PaigeFTW: Andromeda’s Void
Nearly 30 hours into Mass Effect: Andromeda, I’d hoped to be able to report to you that my feelings had changed — or, as it were, at least solidified.
The methodical job of a Pathfinder involves running from planet to planet, doing basically the same thing everywhere you go. Dive into a Tron-hued “vault,” solve a space Sudoku puzzle (not kidding) and magically transform a planet’s atmosphere into instantaneously livable conditions.
Then you run around the planet on 2,949 fetch quests until the list runs low, then you scamper off to the next destination.
There’s nothing wrong with that kind of structure. It’s Open World Game 101.
But something remains missing, nonetheless. I’m writing about Andromeda again to tell you that I’ve figured out what it is.
Oh, there’s Something Bigger In Play, of course. Much as the Reapers loomed large over the events of the first trilogy, Andromeda has wasted no time in unleashing plenty of larger threats and mysteries to be solved.
Perhaps therein lies the game’s weakness.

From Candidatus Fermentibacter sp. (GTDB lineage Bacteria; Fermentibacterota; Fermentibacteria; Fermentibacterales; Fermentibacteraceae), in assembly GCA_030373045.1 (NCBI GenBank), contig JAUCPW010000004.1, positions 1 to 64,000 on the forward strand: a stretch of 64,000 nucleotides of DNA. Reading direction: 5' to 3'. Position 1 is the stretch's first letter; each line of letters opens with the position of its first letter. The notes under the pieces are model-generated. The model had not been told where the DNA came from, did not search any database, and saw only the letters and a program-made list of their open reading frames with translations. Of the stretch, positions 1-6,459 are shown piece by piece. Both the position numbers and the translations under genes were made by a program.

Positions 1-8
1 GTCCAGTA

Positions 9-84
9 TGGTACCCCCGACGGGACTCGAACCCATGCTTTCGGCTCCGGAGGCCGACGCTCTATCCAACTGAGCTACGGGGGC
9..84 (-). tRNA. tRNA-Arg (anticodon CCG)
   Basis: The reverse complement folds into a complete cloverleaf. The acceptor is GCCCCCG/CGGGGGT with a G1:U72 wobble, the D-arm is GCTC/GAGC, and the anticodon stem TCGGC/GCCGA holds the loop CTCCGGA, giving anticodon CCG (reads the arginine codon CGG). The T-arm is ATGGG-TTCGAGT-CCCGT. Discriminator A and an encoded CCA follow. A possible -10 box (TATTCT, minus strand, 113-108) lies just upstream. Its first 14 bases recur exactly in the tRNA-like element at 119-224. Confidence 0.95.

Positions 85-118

Mass Effect 3 certainly went large with the apocalyptic, do-or-die scenario, but its first two stories were … smaller, if they can be called that. A simple political skirmish triggers the events of the first game, and the second game was a fairly straightforward investigation of the newly discovered Reaper threat. The buildup is slower, better paced, with less urgency and more time for Shepard to develop lasting bonds with his teammates.
Andromeda has taken precisely the opposite approach. The player gets hurled straight into the fire and is saddled with a thousand different objectives — explore this new galaxy, find a place for humanity to live before everyone starves to death, figure out why this hostile alien species is so damn hostile, manipulate and understand these really advanced ruins, deal with new space politics, maintain a vast social network…
As any burnt-out worker will tell you, it’s hard to care when you’re tasked with so much.
Perhaps Andromeda’s sequel (there will, of course, be a sequel) will save this first title’s faults. But BioWare would do well to learn that sometimes less is more.